I second Aria’s suggestion of looking at the proportion of stop-words, this worked well for me too, works fast, and easy to implement.

    The BTE algorithm is easy to implement and also worked well a few years ago, when most of the boilerplate / advertisements were at the top and bottom of the page. This changed, and now there are many advertisements on the center of the page as well, which BTE will include. I believe it can be modified to handle this case also.

    If you are willing to pay some extra in network usage and processing time to increase accuracy, another method which worked well for me in the past was to fetch the page several times, and also to do a small crawl and fetch neighboring pages from the same website. The multiple versions of the same page are then used to identify the advertisements. The multiple pages from same website are used to identify the boilerplate (we did this by collecting n-grams over the site pages, and areas where with many frequent n-grams were considered as boilerplate. This had the nice side-effect of identifying hidden spam content as well as the boilerplate).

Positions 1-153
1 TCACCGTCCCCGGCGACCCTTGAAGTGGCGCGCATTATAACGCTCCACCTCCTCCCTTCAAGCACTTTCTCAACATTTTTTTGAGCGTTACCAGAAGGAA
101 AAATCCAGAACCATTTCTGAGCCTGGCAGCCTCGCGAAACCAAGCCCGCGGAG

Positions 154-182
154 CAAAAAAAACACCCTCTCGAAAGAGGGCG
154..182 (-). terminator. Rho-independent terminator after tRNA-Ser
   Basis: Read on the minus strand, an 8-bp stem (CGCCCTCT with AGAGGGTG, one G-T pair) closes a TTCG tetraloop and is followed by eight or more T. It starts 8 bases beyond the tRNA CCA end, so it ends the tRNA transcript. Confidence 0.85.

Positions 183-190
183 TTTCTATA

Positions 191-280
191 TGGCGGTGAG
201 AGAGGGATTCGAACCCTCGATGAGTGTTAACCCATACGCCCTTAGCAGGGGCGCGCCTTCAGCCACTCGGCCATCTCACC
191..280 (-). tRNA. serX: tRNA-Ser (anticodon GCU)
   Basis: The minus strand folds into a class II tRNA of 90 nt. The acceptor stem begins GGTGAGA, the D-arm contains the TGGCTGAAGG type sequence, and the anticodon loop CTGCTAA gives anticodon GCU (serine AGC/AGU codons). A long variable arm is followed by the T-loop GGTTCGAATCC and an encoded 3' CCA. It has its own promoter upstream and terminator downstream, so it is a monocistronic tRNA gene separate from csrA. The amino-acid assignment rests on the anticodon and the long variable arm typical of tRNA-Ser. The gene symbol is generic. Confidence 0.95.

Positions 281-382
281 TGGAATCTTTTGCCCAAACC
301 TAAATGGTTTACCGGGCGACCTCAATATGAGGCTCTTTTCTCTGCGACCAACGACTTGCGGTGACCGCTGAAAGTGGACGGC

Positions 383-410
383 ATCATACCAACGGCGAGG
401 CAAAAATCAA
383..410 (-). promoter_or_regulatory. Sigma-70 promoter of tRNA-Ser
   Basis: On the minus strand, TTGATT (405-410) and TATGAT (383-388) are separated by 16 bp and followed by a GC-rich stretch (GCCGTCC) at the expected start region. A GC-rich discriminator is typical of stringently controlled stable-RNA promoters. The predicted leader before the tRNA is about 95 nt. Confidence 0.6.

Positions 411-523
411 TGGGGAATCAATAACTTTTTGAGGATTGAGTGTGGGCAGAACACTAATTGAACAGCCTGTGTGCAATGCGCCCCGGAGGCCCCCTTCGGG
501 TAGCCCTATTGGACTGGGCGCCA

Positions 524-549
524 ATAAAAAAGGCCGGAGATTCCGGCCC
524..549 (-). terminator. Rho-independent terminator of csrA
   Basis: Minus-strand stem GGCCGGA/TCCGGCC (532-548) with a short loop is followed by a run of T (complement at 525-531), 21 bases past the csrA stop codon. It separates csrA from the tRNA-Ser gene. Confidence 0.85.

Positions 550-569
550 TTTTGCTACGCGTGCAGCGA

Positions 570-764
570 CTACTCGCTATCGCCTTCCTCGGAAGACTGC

For a small scale task which started from google queries, going to the google cache and then to the “text only” version handled most of the advertisements, though the navigation remained. I am not sure if doing this on a large scale is allowed in google’s terms of service.

    I have no idea how to efficiently deal with AJAX. If anyone knows a way which does not require rendering the page through Firefox/Safari/IE, I am very interested in hearing about it.

  17. David R. MacIver Says:

    I don’t have any massively useful answers to provide (I’d love something like this as well), but here are some leads.

    Readtwit ( do something like this. I would describe the results as ok but not outstanding. Still, it might be worth asking them what they use.